During a 6-5 victory Thursday night, outfielder Brett Gardner became the most recent New York Yankees player to go down with an injury, sustaining a Grade 1 oblique strain. Manager Joe Girardi said it will keep Gardner out of the Yankees lineup "a while" and very likely through the remainder of the regular season.
An injury of that severity usually requires 4-6 weeks of recovery, so the Yankees probably shouldn't count on a productive postseason return from Gardner, either.
Obviously it's not the news the Yankees wanted to hear after losing Derek Jeter for the rest of the season earlier in the week. Gardner, one of their few players to remain healthy all season, has been a consistent source of production at leadoff. In 145 games (132 starts) Gardner is hitting .273 with a career-best eight home runs, 10 triples, 32 doubles and 22 stolen bases.
Though Jeter has played in only 17 games this season and clearly wasn't himself, the Yankees must replace their top table setters for two crucial weeks. If only they could rely on Ichiro Suzuki to fill one of those voids, but he's just not that player anymore. Instead, it appears Girardi will go with Curtis Granderson leading off while keeping Alex Rodriguez in the second position, or at least that's the look he's giving the Boston Red Sox on Friday night.
It does look good on paper, but then you move down the lineup and find Eduardo Nunez hitting sixth. That's when you realize the full impact these two injuries will have on their lineup going forward. If they can't create offense out of the top five spots on any given night, they're going to have an awfully difficult time scoring.
Defensively, the adjustments should go much smoother with Granderson shifting back to center field on a regular basis, with Alfonso Soriano manning left field and Ichiro in right. It's a downgraded outfield to be sure, but at least the players are in positions they're comfortable with.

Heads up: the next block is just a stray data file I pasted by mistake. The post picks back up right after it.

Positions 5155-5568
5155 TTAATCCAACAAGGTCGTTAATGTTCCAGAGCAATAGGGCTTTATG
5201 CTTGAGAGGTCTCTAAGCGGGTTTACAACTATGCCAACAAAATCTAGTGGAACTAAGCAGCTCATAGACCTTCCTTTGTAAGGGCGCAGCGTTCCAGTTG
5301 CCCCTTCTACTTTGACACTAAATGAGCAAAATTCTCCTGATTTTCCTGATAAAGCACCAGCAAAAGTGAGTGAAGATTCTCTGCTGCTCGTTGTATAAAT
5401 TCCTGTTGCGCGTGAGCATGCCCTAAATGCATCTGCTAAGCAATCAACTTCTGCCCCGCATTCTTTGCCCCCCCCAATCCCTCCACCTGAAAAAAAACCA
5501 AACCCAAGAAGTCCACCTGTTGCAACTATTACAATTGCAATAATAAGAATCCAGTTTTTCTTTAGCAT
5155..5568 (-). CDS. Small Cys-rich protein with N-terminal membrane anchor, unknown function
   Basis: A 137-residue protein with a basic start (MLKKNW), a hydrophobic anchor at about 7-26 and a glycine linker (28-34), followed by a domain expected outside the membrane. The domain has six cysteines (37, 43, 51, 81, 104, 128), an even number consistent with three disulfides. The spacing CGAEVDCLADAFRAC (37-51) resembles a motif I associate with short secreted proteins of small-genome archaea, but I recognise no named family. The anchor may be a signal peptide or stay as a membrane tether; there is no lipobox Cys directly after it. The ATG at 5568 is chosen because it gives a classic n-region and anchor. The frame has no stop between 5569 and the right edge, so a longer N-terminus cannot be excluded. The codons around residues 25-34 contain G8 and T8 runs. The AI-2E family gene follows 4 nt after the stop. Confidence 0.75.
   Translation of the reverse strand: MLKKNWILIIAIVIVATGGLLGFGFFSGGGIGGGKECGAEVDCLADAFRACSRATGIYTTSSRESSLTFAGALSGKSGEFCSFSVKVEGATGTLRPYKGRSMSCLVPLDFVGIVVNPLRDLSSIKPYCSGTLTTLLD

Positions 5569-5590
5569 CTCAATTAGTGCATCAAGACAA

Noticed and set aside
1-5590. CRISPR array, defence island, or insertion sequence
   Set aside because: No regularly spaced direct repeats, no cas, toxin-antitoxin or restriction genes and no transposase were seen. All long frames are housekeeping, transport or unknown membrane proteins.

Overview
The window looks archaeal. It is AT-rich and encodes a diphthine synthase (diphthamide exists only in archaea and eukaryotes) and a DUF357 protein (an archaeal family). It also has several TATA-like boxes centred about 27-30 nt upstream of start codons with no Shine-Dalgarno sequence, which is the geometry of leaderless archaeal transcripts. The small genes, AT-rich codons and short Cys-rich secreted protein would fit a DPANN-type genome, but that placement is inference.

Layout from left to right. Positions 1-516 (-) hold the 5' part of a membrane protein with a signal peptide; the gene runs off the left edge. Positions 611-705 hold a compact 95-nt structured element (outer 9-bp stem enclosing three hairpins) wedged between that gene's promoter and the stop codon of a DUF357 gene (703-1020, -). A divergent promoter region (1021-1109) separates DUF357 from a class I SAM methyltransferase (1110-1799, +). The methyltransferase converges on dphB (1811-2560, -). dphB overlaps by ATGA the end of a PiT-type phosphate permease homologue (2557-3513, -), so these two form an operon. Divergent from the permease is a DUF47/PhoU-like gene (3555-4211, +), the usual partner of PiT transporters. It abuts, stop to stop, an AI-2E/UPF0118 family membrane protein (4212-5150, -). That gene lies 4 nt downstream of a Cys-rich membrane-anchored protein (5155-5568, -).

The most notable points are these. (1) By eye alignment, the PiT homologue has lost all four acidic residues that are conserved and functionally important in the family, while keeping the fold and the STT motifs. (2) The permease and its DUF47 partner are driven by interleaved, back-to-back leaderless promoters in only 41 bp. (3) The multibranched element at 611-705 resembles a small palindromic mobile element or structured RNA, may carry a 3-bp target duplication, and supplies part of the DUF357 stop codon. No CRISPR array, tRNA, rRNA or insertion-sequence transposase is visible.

Girardi added on Friday that he hoped to have Gardner available for pinch-running duties at some point, likely during the postseason should the Yankees get a wild card spot. Given how delicate oblique injuries can be, and how susceptible players are to aggravating them and setting themselves back, the Yankees probably shouldn't count on that either. Though running is certainly less of a strain on the muscle than swinging a bat, it probably wouldn't be worth the use of a postseason roster spot if Gardner was anything less than one-hundred percent.
Time will tell how the Yankees can respond to this latest injury setback. They have shown remarkable resiliency so far to stay in the hunt, so counting them out at this point wouldn't be a wise move. As A-Rod might say though, the road only seems to get bumpier as the days go by. Can they continue to navigate it with two spare tires in front, or is a final wipeout coming?